Vatican urges Venezuela's Maduro to suspend new legislative superbody

Casey Dawson
August 5, 2017

Some were carrying roses and large portraits of the late Hugo Chavez, predecessor and mentor to President Nicolas Maduro.

Just hours ahead of the assembly's inaugural session, Venezuela's intelligence service unexpectedly transferred a high-profile opposition figure, Caracas mayor Antonio Ledezma, from jail back to house arrest, his family said.

Over the last four months, Caracas has been rocked by violent protests which have resulted in the deaths of 125 people, and more than 5,000 people have been detained by security forces.

Governments from Spain to Canada to Argentina have spoken out against the assembly.

The 545-member assembly, which will operate in the same building as the existing opposition-run congress, has been condemned around the world over concerns that it will undermine democratic freedoms.

The opposition boycotted Sunday's election of the constituent assembly, arguing that the rules were rigged to benefit the government, and almost all the candidates were supporters of Maduro's administration.

Earlier, the Vatican urged the Venezuelan government to "avoid or suspend" its new legislative superbody. The National assembly's claim of a fraudulent election was bolstered when the CEO of the voting technology company Smartmatic said Wednesday that results of Venezuela's election for the all-powerful constituent assembly were off by at least 1 million votes. Spain's ambassador to Venezuela was among a group of legislators who visited the National Assembly on Tuesday in a show of support after the constituent assembly election.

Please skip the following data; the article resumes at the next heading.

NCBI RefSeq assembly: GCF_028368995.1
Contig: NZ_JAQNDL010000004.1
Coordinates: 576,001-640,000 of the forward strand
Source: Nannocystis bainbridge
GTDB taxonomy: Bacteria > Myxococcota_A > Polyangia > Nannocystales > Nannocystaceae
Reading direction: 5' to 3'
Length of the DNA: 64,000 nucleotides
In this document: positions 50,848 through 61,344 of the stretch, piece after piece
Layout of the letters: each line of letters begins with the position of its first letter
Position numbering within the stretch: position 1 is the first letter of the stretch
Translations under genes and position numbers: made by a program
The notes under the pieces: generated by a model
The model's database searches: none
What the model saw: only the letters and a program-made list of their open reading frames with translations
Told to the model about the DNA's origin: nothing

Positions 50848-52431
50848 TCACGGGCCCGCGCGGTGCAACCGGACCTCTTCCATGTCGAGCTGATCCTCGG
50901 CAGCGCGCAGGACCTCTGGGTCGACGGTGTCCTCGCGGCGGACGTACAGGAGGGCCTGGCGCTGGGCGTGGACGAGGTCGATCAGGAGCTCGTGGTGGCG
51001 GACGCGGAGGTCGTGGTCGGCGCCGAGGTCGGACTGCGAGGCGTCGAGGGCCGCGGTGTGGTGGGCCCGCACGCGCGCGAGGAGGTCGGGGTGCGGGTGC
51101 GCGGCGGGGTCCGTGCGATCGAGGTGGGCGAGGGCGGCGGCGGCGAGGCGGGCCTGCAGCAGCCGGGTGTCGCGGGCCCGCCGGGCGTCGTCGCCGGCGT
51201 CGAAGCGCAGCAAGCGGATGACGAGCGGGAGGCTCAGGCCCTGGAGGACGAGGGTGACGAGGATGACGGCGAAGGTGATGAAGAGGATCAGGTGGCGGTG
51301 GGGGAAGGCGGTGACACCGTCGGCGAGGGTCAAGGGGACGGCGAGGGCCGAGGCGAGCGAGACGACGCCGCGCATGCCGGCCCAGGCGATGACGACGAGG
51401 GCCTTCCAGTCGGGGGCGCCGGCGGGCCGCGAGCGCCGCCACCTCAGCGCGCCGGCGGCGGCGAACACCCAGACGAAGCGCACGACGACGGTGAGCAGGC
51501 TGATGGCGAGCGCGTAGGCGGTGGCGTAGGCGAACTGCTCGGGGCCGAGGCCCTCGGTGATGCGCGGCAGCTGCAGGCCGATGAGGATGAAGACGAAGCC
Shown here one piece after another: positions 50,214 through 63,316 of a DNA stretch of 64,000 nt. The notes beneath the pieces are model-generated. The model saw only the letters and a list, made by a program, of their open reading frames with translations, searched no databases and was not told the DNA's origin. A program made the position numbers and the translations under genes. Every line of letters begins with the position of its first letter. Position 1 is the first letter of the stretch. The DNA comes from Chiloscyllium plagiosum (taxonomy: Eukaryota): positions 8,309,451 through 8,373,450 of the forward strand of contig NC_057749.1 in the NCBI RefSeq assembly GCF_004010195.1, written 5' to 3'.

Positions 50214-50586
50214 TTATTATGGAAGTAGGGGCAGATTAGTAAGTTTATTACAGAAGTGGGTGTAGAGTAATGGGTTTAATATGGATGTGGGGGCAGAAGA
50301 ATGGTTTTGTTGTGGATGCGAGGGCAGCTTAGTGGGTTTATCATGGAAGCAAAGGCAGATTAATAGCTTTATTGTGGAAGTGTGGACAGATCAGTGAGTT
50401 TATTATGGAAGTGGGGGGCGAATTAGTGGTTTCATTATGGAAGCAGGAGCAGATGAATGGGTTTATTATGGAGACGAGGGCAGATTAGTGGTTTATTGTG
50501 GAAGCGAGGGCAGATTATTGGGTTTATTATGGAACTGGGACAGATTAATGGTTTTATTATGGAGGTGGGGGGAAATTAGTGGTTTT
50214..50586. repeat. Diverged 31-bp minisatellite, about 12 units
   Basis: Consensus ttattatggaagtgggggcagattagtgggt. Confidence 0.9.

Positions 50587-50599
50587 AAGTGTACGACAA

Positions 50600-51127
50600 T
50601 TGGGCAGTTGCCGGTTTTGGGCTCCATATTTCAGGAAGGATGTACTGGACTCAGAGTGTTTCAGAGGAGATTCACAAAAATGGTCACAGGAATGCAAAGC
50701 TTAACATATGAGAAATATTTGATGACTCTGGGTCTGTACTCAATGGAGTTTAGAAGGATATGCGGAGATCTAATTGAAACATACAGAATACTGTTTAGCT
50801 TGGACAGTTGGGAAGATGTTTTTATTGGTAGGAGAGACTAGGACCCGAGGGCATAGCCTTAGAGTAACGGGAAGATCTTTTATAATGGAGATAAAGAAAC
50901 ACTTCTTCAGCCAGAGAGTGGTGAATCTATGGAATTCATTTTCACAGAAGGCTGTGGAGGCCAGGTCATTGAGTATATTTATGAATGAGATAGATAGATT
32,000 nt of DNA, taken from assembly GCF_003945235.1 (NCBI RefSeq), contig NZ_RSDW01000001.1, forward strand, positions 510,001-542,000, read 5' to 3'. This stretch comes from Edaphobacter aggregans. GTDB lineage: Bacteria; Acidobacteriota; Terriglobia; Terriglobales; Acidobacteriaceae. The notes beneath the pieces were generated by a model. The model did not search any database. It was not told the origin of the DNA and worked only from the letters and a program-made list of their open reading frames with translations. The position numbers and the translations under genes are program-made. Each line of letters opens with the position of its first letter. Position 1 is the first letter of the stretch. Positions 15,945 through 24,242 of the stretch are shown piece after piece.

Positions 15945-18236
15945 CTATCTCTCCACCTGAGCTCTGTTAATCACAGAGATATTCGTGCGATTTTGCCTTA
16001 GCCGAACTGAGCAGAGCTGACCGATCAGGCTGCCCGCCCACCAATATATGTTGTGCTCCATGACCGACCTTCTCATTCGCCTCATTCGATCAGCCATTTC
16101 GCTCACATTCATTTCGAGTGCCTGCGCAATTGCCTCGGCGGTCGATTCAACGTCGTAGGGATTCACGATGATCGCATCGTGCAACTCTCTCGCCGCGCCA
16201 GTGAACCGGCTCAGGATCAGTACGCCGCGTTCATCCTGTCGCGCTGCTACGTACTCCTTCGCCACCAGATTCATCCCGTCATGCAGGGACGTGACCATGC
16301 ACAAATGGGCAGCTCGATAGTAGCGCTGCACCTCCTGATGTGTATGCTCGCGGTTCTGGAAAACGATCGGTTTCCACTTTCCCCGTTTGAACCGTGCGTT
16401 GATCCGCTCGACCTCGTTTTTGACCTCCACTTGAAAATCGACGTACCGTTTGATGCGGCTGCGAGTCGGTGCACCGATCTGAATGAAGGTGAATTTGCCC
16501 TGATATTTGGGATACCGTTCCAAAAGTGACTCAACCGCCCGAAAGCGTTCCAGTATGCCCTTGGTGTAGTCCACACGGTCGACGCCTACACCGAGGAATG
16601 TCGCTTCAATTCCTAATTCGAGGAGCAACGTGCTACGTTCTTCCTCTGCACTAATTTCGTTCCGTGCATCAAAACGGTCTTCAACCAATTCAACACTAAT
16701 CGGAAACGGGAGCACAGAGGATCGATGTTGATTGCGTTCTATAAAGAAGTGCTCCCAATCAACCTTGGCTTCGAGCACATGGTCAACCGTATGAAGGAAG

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The Constituent Assembly marks a new stage in Venezuela's rule.

The members of the national assembly were selected in voting on July 30, but the opposition boycotted the vote and worldwide observers viewed the ballot as illegitimate.

Maduro for seeing through the creation of the new Assembly, with the U.S. hitting him with sanctions this week and U.S. President Donald Trump branding him a dictator.

Cabello said that in one of its first tasks, the assembly plans to target the opposition-controlled congress, known as the National Assembly, and the chief prosecutor, Luisa Ortega Diaz, a longtime supporter of Chavez who recently broke with Maduro.

She told the media that the tampering allegations were part of an "aggression" against Venezuela.

A new legislative body that is expected to rewrite Venezuela's constitution and give new powers to the ruling Socialist Party has been inaugurated in Caracas.

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